Hamburg only made up part of my fall break adventures. The second trip had been in the works since August, and had more to do with visiting my friend, Sven, than with marking off countries on my mental travel checklist.
I first met Sven in 2006. I had just moved to Blacksburg from Pittsburgh to share an apartment with George. Sven had just moved to Blacksburg from Germany to share an office with George. We all got to know each other well that year. We bonded over tailgating, cheap scotch, and eating Sayak’s homemade Indian feasts with our hands. In the years that followed, we all remained close. Sven knew everyone in Blacksburg, and could always be counted on to keep a party going (loudly, I might add) until the wee hours of the morning. He was also a serious student and active member of the physics department at Virginia Tech. We were sad to see him go in 2010, but the University of Luxembourg was calling.
None of us was surprised when the department invited him back to VT in August to give a talk on his new work; we were surprised and delighted to learn that his time in town would overlap with George’s defense. This was perfect timing for the non-stop party that would characterize Sven’s visit. The party lasted two weeks, during which time, Sven invited me to come celebrate his birthday with him in October. I accepted, and at the end of October, it was off to Luxembourg for me!
Luxembourg is a unique place. No one knows much about it. If you take a German class, you learn that it is one of the five countries where German is spoken. (Bonus points if you can name the other four.) It is the only sovereign grand duchy in the world, whatever that means, and banking is its main industry. NATO and the European Union Parliament are in Luxembourg. The entire country, all 51 x 35 miles of it, seems to consist of the capital city and some dairy farms. I think a good comparison would be to picture Rhode Island, but with extraordinarily wealthy inhabitants.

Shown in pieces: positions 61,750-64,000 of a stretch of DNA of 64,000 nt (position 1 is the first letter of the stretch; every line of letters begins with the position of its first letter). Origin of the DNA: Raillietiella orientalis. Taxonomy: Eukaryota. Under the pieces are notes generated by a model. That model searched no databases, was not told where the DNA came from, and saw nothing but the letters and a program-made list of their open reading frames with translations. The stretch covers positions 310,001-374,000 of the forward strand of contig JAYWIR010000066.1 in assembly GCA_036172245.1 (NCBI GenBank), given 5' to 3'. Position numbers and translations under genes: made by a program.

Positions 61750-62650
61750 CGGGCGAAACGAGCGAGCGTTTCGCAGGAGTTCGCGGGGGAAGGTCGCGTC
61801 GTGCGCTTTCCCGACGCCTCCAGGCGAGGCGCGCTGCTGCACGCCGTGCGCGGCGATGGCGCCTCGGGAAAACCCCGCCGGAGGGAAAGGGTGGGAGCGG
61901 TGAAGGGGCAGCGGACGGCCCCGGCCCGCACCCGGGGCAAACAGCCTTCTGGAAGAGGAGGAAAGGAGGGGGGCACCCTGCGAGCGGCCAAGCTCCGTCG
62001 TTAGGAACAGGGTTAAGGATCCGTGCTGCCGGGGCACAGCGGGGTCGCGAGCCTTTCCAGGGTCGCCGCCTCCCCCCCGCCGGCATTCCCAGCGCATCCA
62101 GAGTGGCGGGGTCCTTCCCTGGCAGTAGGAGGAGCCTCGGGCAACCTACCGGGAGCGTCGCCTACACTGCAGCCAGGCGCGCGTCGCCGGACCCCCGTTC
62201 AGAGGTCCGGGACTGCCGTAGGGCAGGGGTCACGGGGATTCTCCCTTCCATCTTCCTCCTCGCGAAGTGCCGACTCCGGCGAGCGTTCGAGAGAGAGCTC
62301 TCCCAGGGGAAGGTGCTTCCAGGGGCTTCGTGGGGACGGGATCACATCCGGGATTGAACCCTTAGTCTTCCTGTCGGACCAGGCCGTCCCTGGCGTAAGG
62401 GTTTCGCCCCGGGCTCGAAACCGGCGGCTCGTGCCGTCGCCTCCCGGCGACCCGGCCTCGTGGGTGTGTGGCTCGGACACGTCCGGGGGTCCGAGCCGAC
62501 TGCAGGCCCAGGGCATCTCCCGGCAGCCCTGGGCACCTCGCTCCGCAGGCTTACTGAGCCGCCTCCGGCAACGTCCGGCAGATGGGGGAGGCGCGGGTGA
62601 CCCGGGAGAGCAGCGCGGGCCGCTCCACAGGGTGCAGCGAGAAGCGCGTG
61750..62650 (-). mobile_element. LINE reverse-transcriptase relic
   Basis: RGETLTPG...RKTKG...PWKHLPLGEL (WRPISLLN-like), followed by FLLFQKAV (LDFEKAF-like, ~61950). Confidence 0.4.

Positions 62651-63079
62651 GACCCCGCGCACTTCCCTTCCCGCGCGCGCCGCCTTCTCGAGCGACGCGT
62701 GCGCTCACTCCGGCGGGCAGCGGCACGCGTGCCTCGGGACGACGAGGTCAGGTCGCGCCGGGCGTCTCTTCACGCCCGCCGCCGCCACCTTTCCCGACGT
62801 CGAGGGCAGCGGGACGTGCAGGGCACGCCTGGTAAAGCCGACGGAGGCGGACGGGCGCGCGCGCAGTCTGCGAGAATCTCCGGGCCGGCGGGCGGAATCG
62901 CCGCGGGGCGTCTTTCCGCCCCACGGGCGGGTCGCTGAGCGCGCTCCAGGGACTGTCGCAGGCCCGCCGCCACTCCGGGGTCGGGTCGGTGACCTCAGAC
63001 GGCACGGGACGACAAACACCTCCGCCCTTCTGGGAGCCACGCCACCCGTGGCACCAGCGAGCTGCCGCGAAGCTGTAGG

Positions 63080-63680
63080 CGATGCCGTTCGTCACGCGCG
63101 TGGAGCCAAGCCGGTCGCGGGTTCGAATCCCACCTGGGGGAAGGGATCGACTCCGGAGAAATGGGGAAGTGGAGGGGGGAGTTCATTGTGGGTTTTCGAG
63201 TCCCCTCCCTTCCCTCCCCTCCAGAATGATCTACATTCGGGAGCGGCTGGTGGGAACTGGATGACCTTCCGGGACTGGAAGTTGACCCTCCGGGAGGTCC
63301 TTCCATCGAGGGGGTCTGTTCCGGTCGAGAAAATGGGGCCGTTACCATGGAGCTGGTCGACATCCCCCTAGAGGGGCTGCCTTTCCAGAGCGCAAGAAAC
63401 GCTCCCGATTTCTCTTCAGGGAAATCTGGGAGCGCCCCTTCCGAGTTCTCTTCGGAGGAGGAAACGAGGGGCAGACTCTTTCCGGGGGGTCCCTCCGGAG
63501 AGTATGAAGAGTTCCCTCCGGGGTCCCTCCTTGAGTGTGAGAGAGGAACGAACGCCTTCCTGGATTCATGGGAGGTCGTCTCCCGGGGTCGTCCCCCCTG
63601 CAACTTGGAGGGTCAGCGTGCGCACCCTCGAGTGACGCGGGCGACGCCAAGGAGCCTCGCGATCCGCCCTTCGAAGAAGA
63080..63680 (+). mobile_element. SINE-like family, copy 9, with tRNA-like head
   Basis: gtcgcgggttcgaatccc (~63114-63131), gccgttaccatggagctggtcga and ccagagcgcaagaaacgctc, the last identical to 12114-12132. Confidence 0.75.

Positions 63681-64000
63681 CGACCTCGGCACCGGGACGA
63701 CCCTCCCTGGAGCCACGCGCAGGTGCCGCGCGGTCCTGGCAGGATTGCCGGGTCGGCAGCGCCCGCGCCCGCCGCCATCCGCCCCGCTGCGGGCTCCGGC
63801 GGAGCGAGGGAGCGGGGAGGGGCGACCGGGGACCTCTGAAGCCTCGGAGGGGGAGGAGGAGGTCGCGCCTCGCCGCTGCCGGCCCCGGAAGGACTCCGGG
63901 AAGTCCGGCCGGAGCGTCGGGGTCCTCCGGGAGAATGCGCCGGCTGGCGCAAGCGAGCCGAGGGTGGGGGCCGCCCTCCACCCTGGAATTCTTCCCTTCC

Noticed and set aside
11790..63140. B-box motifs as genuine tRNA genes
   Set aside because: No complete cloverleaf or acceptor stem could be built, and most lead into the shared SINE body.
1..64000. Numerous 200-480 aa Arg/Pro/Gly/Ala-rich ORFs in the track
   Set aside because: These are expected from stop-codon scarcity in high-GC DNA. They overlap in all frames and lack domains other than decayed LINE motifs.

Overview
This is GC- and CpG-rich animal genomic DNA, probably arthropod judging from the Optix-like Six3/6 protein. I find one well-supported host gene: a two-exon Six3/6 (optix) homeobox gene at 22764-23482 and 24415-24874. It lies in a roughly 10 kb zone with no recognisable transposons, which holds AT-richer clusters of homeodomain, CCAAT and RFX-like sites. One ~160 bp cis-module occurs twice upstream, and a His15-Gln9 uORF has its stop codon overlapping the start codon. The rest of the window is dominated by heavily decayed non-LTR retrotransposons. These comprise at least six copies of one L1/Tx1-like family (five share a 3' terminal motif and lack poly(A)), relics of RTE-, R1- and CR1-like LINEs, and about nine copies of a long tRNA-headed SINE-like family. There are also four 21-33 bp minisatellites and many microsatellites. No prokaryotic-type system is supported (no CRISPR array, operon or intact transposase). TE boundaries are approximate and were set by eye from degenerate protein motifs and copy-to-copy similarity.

I arrived in Luxembourg City around 5:30 p.m. on a Thursday after a 7-hour train ride through the gorgeous German wine country. Many people were just getting off work and were running to catch their trains home. If you would like to imagine what the train station in Luxembourg is like, picture a constant stream of hundreds of the most polished and well-dressed people you have ever seen running at you. Truly spectacular. I found Sven, and we boarded a bus to his apartment.
Luxembourg’s three official languages are French, German and a dialect called Luxembourgish. Luxembourgish sounds like you took German in high school, forgot some, and are now in a few weeks into your first semester of French. If you speak German, you can understand it. I speak very little French, but Sven had assured me in August that I would have no problem. Once we were on the bus, however, he turned to me and in true Sven fashion and said, “So how’s your French?” “Non-existent,” I replied. Although it turned out to be no problem, I was nervous for the rest of the trip about my language. Luckily. I can be overly apologetic in several languages.
During my two days in Luxembourg, I met some of Sven’s friends, who were lovely. We went to a freestyle hip-hop club, where you could hear rap performed live in many different languages. The crowd at the bars consisted many of chic young professionals and bo-bos, or bourgeois Bohemians. (Actually, this might be an accurate description of Luxembourg’s entire population.) We also took a nighttime stroll through the whole city, which we repeated the next day in the daytime. The city itself reminded me of a tiny Zürich: impossibly clean, incredibly walkable, very expensive. We got free espresso at the Nescafe shop, drank gourmet hot chocolate next to the Grand Duke’s palace and went to the MUDAM Museum of Modern Art. Sven described Luxembourg as Disney Land, and I completely agree: it looks real, but has none of the pesky issues facing other “real” cites, like poverty, crime and the Occupy demonstrations.